UK Impact

He’s running scared! Former Cabinet minister IDS accuses David Cameron of dodging TV showdown on Brexit as ANOTHER poll shows Obama warning made no difference

  • Prime Minister accused of stalling over prospect of televised debates during referendum campaign
  • Duncan Smith says he will take on Cameron ‘any time, anywhere’
  • Challenge comes as latest poll shows Barack Obama‘s high-profile intervention may have backfred 

Iain Duncan Smith said he was ready to take on the Prime Minister ‘any time, anywhere, any platform’.

The challenge – made despite a tacit deal that senior Tories will not clash directly during the campaign – comes as another poll finds Barack Obama‘s dramatic intervention in the battle might have backfired.

The US president warned during a visit to the UK that the country would go to the ‘back of the queue’ for a trade deal with America if it left the union.

Ex-work and pensions secretary Iain Duncan Smith said he is ready to take on David Cameron in a televised debate 'any time, anywhere' 

The comments coincided with an onslaught of material from the Remain camp including a Treasury document claiming Brexit would cost every family £4,300 by 2030.

But an ICM poll for The Sun on Sunday is the latest to suggest the offensive did not succeed in swaying the public.

Some 46 per cent of those who had made up their minds planned to vote to leave, compared to 43 per cent who wanted to stay in.

 Nearly eight in 10 people insisted Mr Obama’s intervention would make no difference to their vote in the crucial ballot on June 23.

Embarrassingly for Mr Cameron, people were also more impressed with the campaigning by Brexit-supporting London Mayor Boris Johnson so far than with his.

Mr Duncan Smith said he was not surprised that Mr Obama’s intervention had flopped, describing it as ‘pretty gratuitous to your oldest ally’.

He said voters did not need senior figures to ‘wag their finger’ and tell them they are wrong.

‘They don’t like the idea of government setting out to bully and harangue them – and they are haranguing them at the moment, in an almost shrill voice from the bubble in Westminster, without the recognition that in real towns and cities up and down the country people are suffering,’ he told the Sunday Telegraph.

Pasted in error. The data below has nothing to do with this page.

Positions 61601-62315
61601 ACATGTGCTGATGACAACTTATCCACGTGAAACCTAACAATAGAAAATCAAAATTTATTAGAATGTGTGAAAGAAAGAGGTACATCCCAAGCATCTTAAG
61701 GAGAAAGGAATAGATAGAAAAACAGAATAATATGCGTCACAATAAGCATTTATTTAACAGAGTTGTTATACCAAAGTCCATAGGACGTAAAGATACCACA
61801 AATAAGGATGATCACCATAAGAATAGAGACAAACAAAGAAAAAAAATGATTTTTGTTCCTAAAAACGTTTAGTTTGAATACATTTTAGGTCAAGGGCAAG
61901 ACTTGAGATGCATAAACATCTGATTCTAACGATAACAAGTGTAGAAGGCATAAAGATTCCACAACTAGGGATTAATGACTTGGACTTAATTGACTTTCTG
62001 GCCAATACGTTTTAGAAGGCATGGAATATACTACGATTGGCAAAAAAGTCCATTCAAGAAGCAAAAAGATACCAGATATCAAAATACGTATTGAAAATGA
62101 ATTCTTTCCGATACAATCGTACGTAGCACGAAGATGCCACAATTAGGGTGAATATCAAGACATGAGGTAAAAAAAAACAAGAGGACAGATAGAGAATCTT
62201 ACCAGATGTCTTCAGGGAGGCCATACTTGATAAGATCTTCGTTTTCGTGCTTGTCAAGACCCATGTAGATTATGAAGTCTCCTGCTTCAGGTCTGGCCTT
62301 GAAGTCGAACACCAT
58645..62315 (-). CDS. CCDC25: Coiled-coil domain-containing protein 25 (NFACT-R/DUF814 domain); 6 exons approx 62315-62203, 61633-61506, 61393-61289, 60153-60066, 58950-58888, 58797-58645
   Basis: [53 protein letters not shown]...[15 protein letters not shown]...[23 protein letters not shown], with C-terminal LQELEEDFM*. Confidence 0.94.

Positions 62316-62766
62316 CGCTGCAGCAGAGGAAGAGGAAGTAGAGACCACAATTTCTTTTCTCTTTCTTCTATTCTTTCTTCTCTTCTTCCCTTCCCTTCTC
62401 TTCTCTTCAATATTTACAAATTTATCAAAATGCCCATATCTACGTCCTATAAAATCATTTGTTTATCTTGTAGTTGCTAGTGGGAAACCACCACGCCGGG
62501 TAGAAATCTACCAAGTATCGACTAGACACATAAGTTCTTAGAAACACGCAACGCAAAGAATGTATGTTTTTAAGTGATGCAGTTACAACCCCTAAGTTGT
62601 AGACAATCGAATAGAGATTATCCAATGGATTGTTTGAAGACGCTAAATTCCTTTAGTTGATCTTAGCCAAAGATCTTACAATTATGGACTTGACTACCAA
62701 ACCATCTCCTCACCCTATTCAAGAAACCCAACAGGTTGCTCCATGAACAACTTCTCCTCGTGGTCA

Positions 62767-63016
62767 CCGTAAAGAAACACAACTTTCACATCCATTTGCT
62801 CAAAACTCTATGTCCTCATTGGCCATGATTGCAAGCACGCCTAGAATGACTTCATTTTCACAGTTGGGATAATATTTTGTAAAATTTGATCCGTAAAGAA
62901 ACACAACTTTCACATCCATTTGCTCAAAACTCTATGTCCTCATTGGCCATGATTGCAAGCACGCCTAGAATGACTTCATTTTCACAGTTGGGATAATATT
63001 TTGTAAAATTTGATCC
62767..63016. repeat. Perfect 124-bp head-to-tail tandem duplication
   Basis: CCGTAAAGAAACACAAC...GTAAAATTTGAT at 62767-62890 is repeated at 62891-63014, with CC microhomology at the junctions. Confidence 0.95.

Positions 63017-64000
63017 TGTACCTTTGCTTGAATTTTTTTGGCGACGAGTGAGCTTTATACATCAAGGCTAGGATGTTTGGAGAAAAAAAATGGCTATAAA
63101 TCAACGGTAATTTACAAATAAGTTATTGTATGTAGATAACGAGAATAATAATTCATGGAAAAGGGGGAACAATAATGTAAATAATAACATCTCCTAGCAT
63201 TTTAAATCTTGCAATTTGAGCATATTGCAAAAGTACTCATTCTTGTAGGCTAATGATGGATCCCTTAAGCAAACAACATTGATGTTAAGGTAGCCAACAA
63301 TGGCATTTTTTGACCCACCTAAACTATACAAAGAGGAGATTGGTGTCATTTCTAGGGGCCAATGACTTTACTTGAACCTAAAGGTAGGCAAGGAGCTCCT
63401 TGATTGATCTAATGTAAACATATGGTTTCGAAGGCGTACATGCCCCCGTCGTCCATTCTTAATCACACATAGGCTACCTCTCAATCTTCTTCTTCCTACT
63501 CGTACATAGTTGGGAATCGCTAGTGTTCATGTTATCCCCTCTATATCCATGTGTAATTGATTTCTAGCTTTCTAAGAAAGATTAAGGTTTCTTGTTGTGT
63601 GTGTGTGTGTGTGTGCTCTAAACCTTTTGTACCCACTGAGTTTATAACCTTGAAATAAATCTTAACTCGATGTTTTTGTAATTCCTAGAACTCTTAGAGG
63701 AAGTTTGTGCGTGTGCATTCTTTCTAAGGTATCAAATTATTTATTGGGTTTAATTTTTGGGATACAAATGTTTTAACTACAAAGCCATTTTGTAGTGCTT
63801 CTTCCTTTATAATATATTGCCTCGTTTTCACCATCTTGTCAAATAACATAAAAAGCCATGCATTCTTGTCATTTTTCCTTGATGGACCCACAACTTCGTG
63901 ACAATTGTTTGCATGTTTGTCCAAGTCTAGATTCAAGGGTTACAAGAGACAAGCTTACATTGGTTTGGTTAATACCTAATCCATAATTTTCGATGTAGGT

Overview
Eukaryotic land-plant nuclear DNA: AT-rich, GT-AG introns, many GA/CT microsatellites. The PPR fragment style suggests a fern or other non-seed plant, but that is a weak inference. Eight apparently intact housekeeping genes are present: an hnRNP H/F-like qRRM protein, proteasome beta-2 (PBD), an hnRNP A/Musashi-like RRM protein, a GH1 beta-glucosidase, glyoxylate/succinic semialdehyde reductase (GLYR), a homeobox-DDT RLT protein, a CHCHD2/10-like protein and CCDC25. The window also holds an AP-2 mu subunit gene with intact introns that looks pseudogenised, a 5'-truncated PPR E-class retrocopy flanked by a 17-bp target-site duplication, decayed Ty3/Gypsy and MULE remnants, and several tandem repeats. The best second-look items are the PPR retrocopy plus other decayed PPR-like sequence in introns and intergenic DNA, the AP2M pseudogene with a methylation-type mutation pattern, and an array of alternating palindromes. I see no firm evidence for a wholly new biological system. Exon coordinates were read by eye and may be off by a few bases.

President Obama: Brexit warning to Britain ‘not a threat’

Mr Duncan Smith said immigration – labelled as the top concern of the public in the ICM poll – was a crucial issue.

‘This has been astonishingly badly handled,’ Mr Duncan Smith says. ‘Millions of people came into the EU in the last 12 months alone – most of whom nobody knows who they are.

‘We saw what happened in Paris and Brussels. These were attacks planned and supported by the ability of jihadists to criss-cross the border.’

He added: ‘It’s bad now. It’s going to get worse.’

Downing Street has been accused of stalling in negotiations over the details of TV debates and who would be involved.

But Mr Duncan Smith said he was ready to take on the PM. ‘Let me at him,’ he said.

‘I will debate anybody. I am ready to go… Any time, anywhere, any platform.

‘They don’t want the debates. I don’t blame them from running away. I would if I was on their side,’ he added.

Meanwhile, former Deputy Prime Minister Lord Heseltine has described the lack of loyalty to Mr Cameron over Europe as ‘mind-blowing’.

‘This government is in ack of power because David Cameron is more popular than the Conservative party,’ the Tory grandee and long-term Europhile told Sky News.

‘The facts are that he won this election for the Conservatives and now to see people who, frankly, many of them would not have their seats and certainly many of them wouldn’t be in government if David Cameron hadn’t won that election for the Conservatives.

Former Deputy Prime Minister Lord Heseltine said the lack of loyalty to David Cameron over Europe has been 'mind-blowing. But he insisted the party would heal itself after the referendum on June 23

‘And to see them now turning on the policies that some of them have been sitting in the Government implementing, I just find mind-blowing.’

But Lord Heseltine argued that Tories would be able to regroup after the referendum.

‘The Conservative party is the most successful political force in human history, it will come back together, that’s what it does because unlike the Labour party, who are the party essentially of protest, the Conservatives are the party of government,’ he added.

Farming minister George Eustice, a Brexit supporter, also dismissed the idea that there would be a ‘rush’ to oust Mr Cameron if the country votes to leave.

“I think there’s a lot of, for understandable reasons and for understandable reasons there’s media speculation about what would happen to David Cameron after,’ he told the BBC’s Radio 5 Live. ‘The truth is though, David Cameron has already made clear that he doesn’t intend to fight another election, he’s made clear he’s going to stand down before the general election. I don’t think anyone is going to be in any rush to move against him whatever the outcome would be.”

Mr Eustice also played down the impact of tensions between Conservatives. ‘Look we’re in the middle of a referendum debate at the moment, we’re all politicians, we’re used to campaigns, you get the cut and thrust of the campaign, we don’t pull our punches when we’re campaigning,’ he said. ‘And yes, many of us are on opposite sides of the debate. The parliamentary party is split down the middle.

“When it’s over we will reconcile ourselves to the decision, whether it’s a decision to leave, which I hope it will be, or whether it’s a decision to remain. The parliamentary party will get back together, heal itself.”

David Cameron, left, and Downing Street have been accused of stalling in negotiations over televised referendum showdowns

Boris Johnson defends his comments on Obama regarding Brexit

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